I’m 50 years old with four college degrees. I was raised by a feminist mother with no father in the home. My mother told me get an education to the maximum level so that you can get out in the world, make a lot of money. And that’s the path I followed...
I want to tell women in their 20s: Do not follow the path that I followed. You are leading yourself to a life of loneliness. All of your friends will be getting married and having children, and you’re working to compete in the world, and what you’re doing is competing with men. Men don’t like competitors. Men want a partner. It took me until my late 40s to realize this.
...It’s hard to find a partner in your late 40s to date because you also start losing self-confidence about your looks, your body. It’s not the same as it was in your 20s. You try to do what you can to make your life fulfilling. I have cats and dogs. But it’s lonely when you see your friends having children, going on vacations, planning the lives of their children, and you don’t do anything at night but come home to your cats and dogs. I don’t want other women to do what I have done.
...I’m stuck now because I go to work every day. I smile like I love it, but it’s very painful to not plan a vacation with someone. It’s painful to not have a Thanksgiving dinner with someone. You sit home alone and you do nothing.
Somebody asked me the other day, ‘Why did you stay single and never have kids?’ There’s answers: Because I was brainwashed by my mother into this. But it’s hard and it’s shameful to tell people, ‘I don’t know. I ran out of time.'”There’s not a good answer for it except ‘I was programmed to get into the workforce, compete with men and make money.’ Supposedly, that would be a fulfilling life. But I was told that by a feminist mother who was divorced, who hated her husband—my father.
She tried to steer me on what she thought was the right path, but feminism is a lie.
I didn’t realize this until late in life. I want to tell women: Find someone in your 20s. That’s when you’re still very cute. That’s when you’re still amiable to working out problems with someone. It’s harder in your 50s, when you’ve lived alone, to compromise with someone, to have someone in your home and every little thing about them annoys you because you’re so used to being alone. It’s hard to undo that, so don’t do what I did. Find someone in your 20s.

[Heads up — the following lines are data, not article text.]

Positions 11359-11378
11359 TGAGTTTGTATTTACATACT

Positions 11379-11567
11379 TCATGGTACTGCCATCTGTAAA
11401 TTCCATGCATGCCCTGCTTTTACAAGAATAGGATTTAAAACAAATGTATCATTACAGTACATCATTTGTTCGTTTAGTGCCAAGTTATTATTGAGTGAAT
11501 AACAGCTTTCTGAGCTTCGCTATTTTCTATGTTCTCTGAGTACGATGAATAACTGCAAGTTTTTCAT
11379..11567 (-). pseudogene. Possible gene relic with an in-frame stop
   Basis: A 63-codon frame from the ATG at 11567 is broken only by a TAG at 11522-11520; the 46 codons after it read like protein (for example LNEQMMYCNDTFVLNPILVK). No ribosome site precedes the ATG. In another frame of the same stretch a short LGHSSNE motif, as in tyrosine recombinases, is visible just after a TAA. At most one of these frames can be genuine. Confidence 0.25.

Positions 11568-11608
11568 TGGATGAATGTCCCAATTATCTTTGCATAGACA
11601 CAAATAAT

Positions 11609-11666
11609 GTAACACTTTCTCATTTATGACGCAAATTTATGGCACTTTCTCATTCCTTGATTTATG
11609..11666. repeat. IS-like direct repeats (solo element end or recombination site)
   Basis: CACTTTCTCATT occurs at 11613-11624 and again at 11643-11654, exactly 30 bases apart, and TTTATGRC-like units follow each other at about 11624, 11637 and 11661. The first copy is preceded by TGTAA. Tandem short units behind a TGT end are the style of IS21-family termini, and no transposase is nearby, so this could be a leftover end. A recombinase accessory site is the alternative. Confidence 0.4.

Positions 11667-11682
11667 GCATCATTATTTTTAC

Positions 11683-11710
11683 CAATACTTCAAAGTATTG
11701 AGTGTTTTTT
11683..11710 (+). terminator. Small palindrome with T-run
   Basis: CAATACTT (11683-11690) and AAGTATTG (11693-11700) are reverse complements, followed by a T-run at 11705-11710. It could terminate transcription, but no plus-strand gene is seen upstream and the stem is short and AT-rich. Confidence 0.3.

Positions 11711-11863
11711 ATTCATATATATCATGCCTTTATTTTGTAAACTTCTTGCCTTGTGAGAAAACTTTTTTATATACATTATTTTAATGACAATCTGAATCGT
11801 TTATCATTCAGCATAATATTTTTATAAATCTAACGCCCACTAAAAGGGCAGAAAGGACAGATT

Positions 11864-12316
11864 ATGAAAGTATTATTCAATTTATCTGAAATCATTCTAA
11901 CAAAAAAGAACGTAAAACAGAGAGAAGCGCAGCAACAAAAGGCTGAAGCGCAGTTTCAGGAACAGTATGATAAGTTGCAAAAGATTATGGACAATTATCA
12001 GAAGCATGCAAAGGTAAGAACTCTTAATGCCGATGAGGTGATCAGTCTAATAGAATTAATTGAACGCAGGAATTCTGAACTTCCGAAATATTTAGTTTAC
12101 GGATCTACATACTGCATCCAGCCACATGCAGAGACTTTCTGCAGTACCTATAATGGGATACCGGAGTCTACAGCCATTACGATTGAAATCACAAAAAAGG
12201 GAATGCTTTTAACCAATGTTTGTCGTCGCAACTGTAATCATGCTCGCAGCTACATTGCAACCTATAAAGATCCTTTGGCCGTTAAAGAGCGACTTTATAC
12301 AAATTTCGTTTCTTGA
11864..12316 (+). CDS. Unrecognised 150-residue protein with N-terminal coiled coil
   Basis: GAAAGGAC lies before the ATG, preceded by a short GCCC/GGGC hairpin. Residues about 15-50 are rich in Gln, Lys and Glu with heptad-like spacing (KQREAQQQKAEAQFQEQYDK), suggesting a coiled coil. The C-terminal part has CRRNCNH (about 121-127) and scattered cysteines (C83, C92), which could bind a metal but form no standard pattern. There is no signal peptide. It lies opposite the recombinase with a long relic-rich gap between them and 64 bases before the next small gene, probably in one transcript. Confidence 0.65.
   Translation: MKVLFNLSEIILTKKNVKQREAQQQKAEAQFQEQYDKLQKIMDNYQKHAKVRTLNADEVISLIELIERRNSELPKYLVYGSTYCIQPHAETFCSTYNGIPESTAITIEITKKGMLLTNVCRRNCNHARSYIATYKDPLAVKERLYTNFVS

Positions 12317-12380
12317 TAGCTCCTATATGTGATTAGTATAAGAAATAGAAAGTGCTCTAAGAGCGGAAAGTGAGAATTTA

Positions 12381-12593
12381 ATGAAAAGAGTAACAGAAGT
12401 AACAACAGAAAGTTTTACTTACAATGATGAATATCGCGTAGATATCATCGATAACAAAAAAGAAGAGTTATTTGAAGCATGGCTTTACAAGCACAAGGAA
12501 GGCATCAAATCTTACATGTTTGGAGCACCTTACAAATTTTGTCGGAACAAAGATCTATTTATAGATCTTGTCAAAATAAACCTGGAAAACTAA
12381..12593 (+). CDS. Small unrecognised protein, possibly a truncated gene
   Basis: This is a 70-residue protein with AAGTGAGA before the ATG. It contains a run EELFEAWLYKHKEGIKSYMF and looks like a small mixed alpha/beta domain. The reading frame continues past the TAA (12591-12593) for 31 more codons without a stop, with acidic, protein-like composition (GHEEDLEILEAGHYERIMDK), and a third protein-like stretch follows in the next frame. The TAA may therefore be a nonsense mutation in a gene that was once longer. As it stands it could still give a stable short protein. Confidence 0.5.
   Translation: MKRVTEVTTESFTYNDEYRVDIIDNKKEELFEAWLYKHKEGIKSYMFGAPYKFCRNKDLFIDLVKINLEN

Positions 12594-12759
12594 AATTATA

The reactions I read toward this were interesting. There were women in their 30s who were especially upset with the idea that women should focus on finding someone when in their 20s.
I've come to understand this response as follows. Liberal modernity began with the ideal of "voluntarist choice" - of individual choice being "liberated" from tradition, authority, social norms and so on.
Patrick Deneen, in his book Why Liberalism Failed, argues that there was a second major aspect to this project, namely a different attitude to nature. Humans now stood outside of nature, and sought to gain mastery over it, in order to better realise wants and desires. The earlier liberals still thought of human nature as relatively fixed and aimed to manipulate the natural world, but later liberals took things a step further by seeing human nature itself as something that could be transformed.
The point is that those women who react so sharply to the idea that it is preferable to find someone when in your 20s are not just suffering from a lack of inborn prudence. They are the products of a 300 year old experiment, the point of which is to overcome natural limitations rather than to prudently work within them. A modernist mind recoils at the idea that aspects of reality, i.e. of the nature of things, might limit our choices. It therefore becomes "offensive" to assert that there is a season to things and that we cannot simply choose as we wish, when we wish.
It is assumed by some women that there are no natural limitations and that claims that they do exist are attempts to assert an unnatural and oppressive external control (the patriarchy).
A person who believes that there are no natural limitations will not be as concerned with making prudent choices. And if there are negative life outcomes, they are more likely to blame an oppressive restriction on their liberty by some malevolent force.